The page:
TEA: Camellia sinensis


#1

Hi all, I been off the group most of fall and winter and back now.

I got at Portland Nursery yesterday two special rose bushes and a tea plant. I live in zone 8, so they sold a Korean variety that has no special name.

Any tips for planting well?


#2

They thrive in soils with pH 5.8 to 6.2. I treat them like PNW Vacciniums but without the bloom boost for berries.


#3

Thank you.

I have never checked my soil type here. I think I will finally have to. I got so many things growing and some not as good as they should.

Because of such compact soil in Hazel Dell, I figure I will also need to buy more dirt/compost to add and make it less swamp/rock.


#4

plant in the same soil you would blueberries. Plenty of organic matter peat moss, pine straw(needles), pine bark mulch(if all else is unavailable). Lower the PH with Elemental Sulfur, activate the soil with Holly Tone.


#5

The long-term staff at One Green World can help you with that.


#6

Never add dirt. Unless you need to raise the soil level never add dirt. Only organics. When in doubt go to Starbucks and ask for coffee grounds.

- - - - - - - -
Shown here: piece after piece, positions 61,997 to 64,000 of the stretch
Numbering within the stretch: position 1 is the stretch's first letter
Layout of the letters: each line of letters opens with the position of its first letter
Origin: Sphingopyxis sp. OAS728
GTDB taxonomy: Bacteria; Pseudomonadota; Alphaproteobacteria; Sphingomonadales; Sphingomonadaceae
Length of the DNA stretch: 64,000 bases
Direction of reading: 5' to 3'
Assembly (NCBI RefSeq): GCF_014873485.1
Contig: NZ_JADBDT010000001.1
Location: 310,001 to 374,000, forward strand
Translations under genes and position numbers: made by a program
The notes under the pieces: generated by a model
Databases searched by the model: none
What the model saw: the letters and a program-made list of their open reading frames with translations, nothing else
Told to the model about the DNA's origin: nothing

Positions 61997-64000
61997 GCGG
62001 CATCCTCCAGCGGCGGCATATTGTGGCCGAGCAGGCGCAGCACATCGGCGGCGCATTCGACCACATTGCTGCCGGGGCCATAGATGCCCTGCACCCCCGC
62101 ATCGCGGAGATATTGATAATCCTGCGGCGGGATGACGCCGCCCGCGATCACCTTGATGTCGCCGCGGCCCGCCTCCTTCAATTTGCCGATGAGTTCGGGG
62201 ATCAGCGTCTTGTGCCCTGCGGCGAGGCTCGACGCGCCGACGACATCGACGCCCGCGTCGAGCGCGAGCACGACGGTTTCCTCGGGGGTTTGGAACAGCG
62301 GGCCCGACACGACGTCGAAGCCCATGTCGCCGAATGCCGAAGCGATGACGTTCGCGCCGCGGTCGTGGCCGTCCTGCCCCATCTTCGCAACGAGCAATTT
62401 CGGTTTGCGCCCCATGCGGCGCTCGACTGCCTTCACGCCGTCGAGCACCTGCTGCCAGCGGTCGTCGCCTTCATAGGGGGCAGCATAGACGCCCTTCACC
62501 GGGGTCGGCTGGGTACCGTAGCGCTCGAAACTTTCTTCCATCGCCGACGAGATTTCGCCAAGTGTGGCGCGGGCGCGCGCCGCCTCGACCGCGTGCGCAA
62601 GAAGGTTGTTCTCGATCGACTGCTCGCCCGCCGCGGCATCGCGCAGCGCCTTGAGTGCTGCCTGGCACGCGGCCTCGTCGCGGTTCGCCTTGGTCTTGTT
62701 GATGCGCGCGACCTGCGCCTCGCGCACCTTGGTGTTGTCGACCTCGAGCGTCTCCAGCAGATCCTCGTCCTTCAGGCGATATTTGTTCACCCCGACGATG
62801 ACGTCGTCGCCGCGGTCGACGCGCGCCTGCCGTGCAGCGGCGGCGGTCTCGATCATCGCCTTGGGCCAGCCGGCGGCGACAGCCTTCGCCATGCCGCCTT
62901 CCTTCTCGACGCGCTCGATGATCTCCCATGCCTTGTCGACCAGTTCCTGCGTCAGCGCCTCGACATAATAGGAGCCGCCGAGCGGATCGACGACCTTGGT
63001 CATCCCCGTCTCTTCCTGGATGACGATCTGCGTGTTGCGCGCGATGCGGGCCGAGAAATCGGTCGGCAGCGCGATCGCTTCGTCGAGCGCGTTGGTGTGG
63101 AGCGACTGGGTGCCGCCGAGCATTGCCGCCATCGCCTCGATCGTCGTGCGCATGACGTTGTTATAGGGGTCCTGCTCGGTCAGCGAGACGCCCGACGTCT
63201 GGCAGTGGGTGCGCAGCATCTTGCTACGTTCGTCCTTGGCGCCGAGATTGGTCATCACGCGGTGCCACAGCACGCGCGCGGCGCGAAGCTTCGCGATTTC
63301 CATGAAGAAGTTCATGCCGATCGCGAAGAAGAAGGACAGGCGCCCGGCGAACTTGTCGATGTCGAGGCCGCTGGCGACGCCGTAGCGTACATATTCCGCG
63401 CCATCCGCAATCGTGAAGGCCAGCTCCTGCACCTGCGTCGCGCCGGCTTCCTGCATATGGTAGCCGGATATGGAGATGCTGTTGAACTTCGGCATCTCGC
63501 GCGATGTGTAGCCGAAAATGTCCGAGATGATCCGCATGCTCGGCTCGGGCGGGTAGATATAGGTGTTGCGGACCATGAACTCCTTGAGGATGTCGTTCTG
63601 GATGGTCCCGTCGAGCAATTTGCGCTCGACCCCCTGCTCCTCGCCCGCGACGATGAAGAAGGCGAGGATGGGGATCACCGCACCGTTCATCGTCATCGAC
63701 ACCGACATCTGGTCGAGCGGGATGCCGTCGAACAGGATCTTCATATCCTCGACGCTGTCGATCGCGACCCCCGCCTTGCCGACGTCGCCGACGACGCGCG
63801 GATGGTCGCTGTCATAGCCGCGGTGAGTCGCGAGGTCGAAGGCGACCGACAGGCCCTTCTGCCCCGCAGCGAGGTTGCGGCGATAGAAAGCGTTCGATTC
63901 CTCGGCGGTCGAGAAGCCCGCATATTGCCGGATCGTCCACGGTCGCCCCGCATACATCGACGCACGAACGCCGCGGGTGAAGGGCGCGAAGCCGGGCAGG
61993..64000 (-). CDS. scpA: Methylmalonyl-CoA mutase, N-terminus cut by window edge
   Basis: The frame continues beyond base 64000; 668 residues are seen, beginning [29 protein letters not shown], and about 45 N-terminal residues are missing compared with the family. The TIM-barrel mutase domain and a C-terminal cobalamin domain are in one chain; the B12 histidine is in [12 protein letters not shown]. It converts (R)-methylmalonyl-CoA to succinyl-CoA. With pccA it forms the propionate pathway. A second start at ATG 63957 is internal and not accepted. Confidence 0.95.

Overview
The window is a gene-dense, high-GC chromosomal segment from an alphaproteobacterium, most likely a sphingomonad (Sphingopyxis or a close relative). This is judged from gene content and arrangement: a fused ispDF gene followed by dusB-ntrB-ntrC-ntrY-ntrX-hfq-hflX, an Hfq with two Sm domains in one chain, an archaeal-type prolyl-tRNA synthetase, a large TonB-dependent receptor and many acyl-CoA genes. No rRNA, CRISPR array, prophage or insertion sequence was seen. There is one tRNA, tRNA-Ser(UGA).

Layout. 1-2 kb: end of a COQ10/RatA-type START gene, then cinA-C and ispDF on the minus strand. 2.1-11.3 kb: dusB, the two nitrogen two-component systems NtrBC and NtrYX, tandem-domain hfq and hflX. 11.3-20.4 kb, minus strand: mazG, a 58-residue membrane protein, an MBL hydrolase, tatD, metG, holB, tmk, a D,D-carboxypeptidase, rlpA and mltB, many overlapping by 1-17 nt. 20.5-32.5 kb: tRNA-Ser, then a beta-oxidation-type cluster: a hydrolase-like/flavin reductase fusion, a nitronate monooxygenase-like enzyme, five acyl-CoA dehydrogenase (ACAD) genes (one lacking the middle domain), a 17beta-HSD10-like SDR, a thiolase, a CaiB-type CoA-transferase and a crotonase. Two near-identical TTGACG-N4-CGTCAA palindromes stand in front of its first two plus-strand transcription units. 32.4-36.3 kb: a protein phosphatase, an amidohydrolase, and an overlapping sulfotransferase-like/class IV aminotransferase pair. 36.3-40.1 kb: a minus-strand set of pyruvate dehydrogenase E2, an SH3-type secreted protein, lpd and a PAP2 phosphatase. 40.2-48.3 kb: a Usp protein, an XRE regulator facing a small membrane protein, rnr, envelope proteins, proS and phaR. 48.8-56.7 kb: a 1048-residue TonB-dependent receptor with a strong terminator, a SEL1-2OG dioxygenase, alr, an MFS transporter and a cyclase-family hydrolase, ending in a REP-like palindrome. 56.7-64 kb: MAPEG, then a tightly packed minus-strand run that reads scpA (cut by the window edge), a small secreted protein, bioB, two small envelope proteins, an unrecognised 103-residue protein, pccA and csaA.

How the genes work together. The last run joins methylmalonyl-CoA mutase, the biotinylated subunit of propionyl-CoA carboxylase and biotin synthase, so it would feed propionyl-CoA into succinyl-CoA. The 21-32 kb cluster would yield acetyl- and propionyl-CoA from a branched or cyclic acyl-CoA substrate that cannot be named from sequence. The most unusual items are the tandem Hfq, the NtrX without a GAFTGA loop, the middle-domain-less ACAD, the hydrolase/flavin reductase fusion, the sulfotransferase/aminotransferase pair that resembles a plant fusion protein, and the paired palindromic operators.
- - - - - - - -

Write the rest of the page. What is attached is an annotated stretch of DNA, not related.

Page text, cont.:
#7

@lordkiwi -
Perhaps that’s what you need in your location. The best advice for his will come from the long-term staff at One Green World – who have been assisting growers in his location for decades.


#8

In my area (heck I found a report by the county in depth last year about my region back when it was all fields in 1970s) the soil is hard clay with ROCK. It is really hard to get a shovel into it.

I have managed somehow over 30 years to get a strip of the land in the sunny part to grow things. Even so, some of that area I cannot get a shovel into, and is only about an inch or so of friable soil that shallow-rooted strawberries can get into.

So each time I plant something hopefully permanent I have to really work hard to make not only a hole, but a big hole enough for years of main roots to get through. The rains likely help to compact it more.

I have other spaces with enough sun to be usable for growing more bushes and plants, but the problem again is soil being so hard. It MAY have vitamins enough to make things blossom, but if it the PH is wrong for the plant or it is just too hard to get roots into the soil, then any compost or fertilizer is not going to help it grow well.

I have a few factors like that I am dealing with that makes me think I may need to add both compost AND some extra topsoil, AFTER I try breaking into the ground with my hand tools.


#9

I have a potted green tea… it has been blooming off and on for a few months. My only issue was over the summer it did not like the heat… i think this summer i’ll keep it in a mostly shaded spot (maybe some morning sun).


#10

I was wondering that too. Sometimes too much sun in some spots here.


#11

I took some photos just now to give idea of what I got and issues.

Here is the sunny side with many plants growing close together. Then the side where a horrible huge tree takes up space with roots.


#12

The side of apt did not upload before so here it is.
There isn’t anything planted on that side due to hard soil. image


#13

Gee! Have no clue why this uploaded sideways